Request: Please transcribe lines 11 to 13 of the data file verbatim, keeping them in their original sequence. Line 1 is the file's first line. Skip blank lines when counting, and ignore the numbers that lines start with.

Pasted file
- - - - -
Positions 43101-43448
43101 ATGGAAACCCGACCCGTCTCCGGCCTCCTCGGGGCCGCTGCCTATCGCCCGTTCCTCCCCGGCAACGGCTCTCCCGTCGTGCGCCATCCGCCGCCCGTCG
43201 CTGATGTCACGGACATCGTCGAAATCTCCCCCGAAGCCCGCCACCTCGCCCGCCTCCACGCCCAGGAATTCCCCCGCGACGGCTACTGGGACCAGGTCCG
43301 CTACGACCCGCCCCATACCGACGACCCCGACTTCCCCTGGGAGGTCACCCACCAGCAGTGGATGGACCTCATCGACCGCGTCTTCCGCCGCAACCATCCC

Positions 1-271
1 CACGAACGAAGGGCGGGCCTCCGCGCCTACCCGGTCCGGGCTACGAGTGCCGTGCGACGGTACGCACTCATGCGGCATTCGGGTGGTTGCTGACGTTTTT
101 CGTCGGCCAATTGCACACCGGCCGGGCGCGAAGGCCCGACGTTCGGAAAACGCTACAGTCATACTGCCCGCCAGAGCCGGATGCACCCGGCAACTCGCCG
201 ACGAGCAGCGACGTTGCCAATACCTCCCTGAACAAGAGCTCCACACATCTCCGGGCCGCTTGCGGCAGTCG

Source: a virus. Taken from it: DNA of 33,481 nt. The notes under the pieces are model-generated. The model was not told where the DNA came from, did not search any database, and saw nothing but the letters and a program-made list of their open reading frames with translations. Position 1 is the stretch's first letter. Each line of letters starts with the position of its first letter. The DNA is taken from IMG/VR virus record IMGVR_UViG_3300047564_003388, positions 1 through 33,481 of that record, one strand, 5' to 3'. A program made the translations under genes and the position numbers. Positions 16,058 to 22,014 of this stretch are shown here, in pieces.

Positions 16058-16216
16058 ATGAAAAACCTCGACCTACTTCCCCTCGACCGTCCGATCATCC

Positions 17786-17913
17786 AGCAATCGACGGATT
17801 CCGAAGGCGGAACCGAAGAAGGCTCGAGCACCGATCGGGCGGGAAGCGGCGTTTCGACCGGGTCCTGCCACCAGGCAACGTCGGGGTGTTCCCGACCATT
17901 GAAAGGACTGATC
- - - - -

16058 ATGAAAAACCTCGACCTACTTCCCCTCGACCGTCCGATCATCC

Positions 17786-17913
17786 AGCAATCGACGGATT